Shannon L B – Speaking on behalf of my parents, it’s like this. I watched my mother beg, plead, argue, love, love, and love. When my brother came to us cuz he had nowhere else, he lasted 9 mos. Tomorrow marks his 2nd anniversary of his death. We all lived in panic every single day. We endured 3 ambulance calls, 3 hospital stays, and my mother was there always, not to enable, but to show love. You see, we knew the outcome was going to come so we chose to love until the end. We were lucky, it lasted 9 mos. Some people last years. It turns your world upside down and sideways. No mother should have to bury her son. I am sorry for all still living this nightmare. You can love and pray from afar. Watching my parents suffer is hard on all their other children. It’s an illness that takes down the whole family.

Gina W – Being the mother of an addict has been the saddest journey I’ve ever been on. Visualizing him shooting heroin, drooling, slurring his speech, slumped over, overwhelms me with fear. Anxiety, depression, loneliness that comes from grieving the loss of a child who’s still here. I sit in his room where he grew up and cry for my son. I miss his laughter and beautiful smile. We no longer see him on holidays or birthdays. The heartache is unbearable at times. The panic when the phone rings late at night, knowing what it could mean. My life is fear and sadness most days. I’m always wondering how I can help him, what did I do wrong? As a mother I’m supposed to make everything alright, but I can’t. I find myself going back in time to remember the good days. My hearts broken. My once healthy child is knocking on deaths door. His disease has us all sick and feeling helpless. I put that fake smile on at work or around family, but in reality I’m so broken. I’m praying and trying to keep faith that he’ll get better one day before it’s too late.

Lois M G – My son lost his struggle with heroin on October 19, 2015. While he was using I always worried about him and when the phone would ring, we wondered if this was the call. Miss him terribly but his suffering is gone and he’s safe with God.

Carla R – What it means is truly up to the parent and the extent they would go for their child. To me it meant giving up my life. I took food to him in an alley because I didn’t want him to starve. I visited him in jail the first time because he was scared. I supported him every single time he tried to get clean. I planned his funeral.  I buried him many times in my head. But I NEVER gave up hope. I learned about addiction. Taught myself to help my child and spent multiple hours in therapy. I had a nervous breakdown and at times I wanted to become an addict myself not to kill the pain, but to understand it.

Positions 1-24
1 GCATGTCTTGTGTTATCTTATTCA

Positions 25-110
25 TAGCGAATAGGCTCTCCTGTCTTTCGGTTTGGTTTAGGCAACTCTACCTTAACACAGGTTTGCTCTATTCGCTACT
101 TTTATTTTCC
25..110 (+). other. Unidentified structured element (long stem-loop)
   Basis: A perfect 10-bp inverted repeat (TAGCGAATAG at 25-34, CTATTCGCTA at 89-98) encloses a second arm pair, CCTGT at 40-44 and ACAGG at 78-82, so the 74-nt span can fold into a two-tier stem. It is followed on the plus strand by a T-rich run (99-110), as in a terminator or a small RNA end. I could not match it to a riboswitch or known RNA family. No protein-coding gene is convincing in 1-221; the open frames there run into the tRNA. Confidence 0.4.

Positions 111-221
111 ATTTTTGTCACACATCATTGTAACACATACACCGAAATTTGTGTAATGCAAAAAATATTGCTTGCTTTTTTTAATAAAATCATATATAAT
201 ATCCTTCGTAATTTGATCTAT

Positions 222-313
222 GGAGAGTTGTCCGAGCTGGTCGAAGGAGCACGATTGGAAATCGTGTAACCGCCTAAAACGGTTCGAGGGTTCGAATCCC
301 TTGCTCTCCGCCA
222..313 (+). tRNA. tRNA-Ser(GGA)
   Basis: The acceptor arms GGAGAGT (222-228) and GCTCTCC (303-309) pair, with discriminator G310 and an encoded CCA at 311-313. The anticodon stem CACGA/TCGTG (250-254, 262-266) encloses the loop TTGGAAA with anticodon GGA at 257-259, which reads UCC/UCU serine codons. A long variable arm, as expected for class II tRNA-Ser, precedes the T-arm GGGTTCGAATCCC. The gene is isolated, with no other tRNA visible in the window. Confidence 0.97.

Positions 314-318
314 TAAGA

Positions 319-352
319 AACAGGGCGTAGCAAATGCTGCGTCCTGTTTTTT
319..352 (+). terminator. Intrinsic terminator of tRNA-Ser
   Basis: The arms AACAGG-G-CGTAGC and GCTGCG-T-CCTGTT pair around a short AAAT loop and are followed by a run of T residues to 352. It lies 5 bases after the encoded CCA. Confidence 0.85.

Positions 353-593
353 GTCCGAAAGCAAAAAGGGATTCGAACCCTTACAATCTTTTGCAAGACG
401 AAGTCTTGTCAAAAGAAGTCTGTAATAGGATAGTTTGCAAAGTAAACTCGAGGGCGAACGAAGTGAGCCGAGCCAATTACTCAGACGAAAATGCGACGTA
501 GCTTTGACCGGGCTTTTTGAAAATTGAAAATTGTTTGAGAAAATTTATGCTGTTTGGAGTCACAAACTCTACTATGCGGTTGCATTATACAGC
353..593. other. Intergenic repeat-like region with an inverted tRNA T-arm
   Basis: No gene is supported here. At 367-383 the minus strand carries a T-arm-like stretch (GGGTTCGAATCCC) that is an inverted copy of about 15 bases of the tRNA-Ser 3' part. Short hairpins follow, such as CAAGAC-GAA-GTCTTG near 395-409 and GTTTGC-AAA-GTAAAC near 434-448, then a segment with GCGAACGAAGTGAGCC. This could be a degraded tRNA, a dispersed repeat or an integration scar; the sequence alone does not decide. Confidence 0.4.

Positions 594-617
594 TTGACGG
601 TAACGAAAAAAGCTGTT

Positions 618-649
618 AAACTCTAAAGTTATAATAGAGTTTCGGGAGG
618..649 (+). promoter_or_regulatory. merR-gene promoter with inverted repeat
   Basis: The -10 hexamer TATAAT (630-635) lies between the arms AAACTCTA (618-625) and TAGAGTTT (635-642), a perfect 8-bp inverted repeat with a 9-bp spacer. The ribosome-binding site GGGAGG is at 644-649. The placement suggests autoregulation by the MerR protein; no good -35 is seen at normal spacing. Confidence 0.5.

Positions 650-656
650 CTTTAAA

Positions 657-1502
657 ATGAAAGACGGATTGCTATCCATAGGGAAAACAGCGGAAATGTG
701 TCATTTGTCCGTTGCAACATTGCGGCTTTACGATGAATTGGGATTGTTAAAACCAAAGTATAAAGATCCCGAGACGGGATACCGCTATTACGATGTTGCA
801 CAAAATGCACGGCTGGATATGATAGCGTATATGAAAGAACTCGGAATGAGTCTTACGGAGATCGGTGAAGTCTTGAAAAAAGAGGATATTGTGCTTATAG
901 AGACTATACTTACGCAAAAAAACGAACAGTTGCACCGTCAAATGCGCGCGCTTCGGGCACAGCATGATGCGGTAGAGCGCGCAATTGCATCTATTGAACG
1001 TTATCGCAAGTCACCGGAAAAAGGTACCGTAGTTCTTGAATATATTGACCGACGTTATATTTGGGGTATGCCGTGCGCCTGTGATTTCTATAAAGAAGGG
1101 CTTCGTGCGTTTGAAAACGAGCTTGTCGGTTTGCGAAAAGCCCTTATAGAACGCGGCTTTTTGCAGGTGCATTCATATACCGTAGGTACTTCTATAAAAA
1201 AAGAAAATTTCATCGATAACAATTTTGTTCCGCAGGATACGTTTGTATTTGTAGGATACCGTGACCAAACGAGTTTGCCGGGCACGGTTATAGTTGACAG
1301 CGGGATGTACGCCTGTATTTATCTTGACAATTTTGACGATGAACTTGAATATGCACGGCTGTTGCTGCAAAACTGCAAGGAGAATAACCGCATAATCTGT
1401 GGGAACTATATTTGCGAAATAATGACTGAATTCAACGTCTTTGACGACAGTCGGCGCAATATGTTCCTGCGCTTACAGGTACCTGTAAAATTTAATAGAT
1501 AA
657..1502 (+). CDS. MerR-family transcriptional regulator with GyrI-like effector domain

Kelly G – Hatred. I hate heroin. Loss. I miss my son. Horrified. At what this disease has done. Lonely. I miss my son. Terrified. It will never be over. Dread. I don’t want “the” phone call. Sadness. The help he needs seems so out of reach. Helpless. Only he can ask for help. Anger. This is an epidemic. When will something be done? Anxiety. I miss my son. Hope. My son is smart, funny, loving, he is in there somewhere. Adoration. When I think of my little boy. Peace. What I must find to handle all these feelings and thoughts that invade my mind. Love. No matter what, I love my son.

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Unfortunately I couldn’t post all the comments. There were just too many. I would like to thank all the parents who participated in this. You allowed us to see beyond the mask. I am inspired by your courage. Without support it’s easy to lose yourself in your loved one’s disease.  Please know there is comfort in connecting with people who are going through similar events. Joining a support group and reaching out for professional help will ensure the best results for all involved.  Together, we really are stronger.

If you or someone you know needs help please call this confidential support line for assistance. 1-888-614-2379.